Fight Club

Inciting Event: We have a bit of a double whammy in the Inciting Event department here. The obvious Inciting Event is when the narrator meets Tyler Durdin on the airplane and is immediately fascinated with this “most interested single serving friend he’s ever had.” The timing on this moment is just a bit late and comes directly after the narrator’s meeting of his fellow support-group troll Marla. Although Marla’s role takes a backseat for most of the story, and although it’s not immediately obvious, it’s actually Marla’s introduction that causes Tyler’s appearance. Aesthetically speaking, Tyler is the Inciting Event; realistically, Marla is. This is a really nice bit of plotting, since it’s an invisible indication of the truth of the film: that there’s actually two totally different stories being told.

First Plot Point: After taking the narrator out for a drink (after the narrator’s condo exploded), Tyler tells the narrator to “hit me as hard as you can.” They end up brawling in the parking lot behind the bar—and being observed by others.

This is a good example of the one-two punch (ha!) of the Key Event (leaving the First Act) and the First Plot Point (entering the Second). The narrator’s wasted condo is an obvious destruction of his Normal World in the First Act, but he doesn’t step fully into the adventure world of the Second Act until he takes that swing at Tyler and enters the nascent world of “Fight Club.”

First Pinch Point: Marla—high on Xanax and possibly suicidal—calls the narrator, who is now living in Tyler’s crumbling mansion. The narrator abandons the phone, only to have Tyler pick it up, fetch Marla, and begin a relationship with her—of which the narrator is jealous. This is a really nicely layered pinch point. On the surface, it turns the plot by bringing Marla back into the picture as a prominent character. Plus, it introduces the first real frisson of conflict between the narrator and Tyler. Under the surface, it’s also the first indication of the narrator’s split personality—since Marla is confused by his bi-polar treatment of her.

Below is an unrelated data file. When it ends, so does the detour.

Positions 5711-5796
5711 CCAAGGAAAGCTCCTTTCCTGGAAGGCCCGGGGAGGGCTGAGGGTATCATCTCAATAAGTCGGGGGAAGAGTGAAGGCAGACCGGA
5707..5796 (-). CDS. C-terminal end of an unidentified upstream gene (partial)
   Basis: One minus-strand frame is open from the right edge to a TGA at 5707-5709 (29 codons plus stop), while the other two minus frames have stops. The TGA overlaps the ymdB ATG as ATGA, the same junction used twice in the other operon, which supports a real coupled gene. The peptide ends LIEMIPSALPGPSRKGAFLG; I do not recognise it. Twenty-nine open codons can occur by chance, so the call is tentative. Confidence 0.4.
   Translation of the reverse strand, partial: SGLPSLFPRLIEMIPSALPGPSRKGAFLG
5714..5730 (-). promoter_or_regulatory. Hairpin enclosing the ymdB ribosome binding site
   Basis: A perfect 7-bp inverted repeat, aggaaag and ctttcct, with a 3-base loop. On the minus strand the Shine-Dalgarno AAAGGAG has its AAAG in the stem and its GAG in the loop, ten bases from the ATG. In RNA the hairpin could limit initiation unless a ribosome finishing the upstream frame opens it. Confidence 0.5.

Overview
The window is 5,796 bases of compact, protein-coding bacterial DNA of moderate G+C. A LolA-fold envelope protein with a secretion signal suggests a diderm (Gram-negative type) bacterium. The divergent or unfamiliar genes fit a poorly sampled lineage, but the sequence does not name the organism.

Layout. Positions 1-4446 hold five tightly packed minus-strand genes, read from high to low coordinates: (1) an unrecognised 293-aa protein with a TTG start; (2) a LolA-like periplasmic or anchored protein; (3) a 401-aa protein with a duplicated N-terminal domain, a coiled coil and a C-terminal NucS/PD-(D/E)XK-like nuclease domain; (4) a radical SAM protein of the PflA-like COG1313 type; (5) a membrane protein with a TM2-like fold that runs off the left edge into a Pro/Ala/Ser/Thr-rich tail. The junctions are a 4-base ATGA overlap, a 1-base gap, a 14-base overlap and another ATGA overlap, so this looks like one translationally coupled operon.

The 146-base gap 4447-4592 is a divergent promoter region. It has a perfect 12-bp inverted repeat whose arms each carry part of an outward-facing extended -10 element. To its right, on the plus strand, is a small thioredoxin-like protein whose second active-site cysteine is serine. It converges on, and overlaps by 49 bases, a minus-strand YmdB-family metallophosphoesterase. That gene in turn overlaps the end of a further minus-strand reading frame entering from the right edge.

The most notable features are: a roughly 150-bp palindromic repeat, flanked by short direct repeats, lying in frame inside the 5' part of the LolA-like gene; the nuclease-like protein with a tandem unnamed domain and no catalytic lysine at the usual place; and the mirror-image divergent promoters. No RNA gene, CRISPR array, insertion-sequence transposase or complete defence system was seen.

Midpoint: When Lou—the owner of the bar where Fight Club is now regularly held—tells them to leave, Tyler allows Lou to beat him up—and then freaks Lou out with his craziness, convincing Lou to allow them to stay. Inspired by the encounter, Tyler begins assigning homework assignments to the members—signaling his digression into extracurricular ideas for Fight Club.

Again, lots more going on here. We’ve also got the narrator feeling pangs of jealousy that Tyler is the one who is recognized and idolized as the leader of Fight Club—when the narrator is himself a co-founder. We also see him taking action as he (sort of) fulfills Tyler’s homework assignment by blackmailing his boss.

Second Pinch Point: Tyler begins what he calls Project Mayhem, in which he recruits members of Fight Club to act as his own personal guerilla force in a campaign of social terrorism. As the narrator becomes more and more uncomfortable with Tyler’s plans and methods—and more and more uncertain of what their relationship is—this swings the plot around into its preparation for the final act.

Third Plot Point: While driving home after a “mission,” Tyler admits he was the one who blew up the narrator’s condo. He then deliberately lets the car crash. When the narrator finally wakes up back home, Tyler has disappeared. This launches him on a desperate quest to find Tyler—only to come to the shocking realization that he is Tyler.

Climax: Realizing Project Mayhem is inexorably about to blow up several credit-card headquarters, the narrator tries to turn himself into the police. He discovers many of the cops are Fight Club members themselves. He runs away, finds one of the bombs, and encounters Tyler for a final confrontation. Note how the conflict spirals down from broad to narrow: least important antagonists to most important.

Climactic Moment: The narrator realizes the only way to stop Tyler is to first stop himself. He shoots himself in the throat—survives—and watches Tyler “die.”

Resolution: The credit card buildings blow up anyway, but the narrator saves Marla from the Project Mayhem members who were tasked with killing her.

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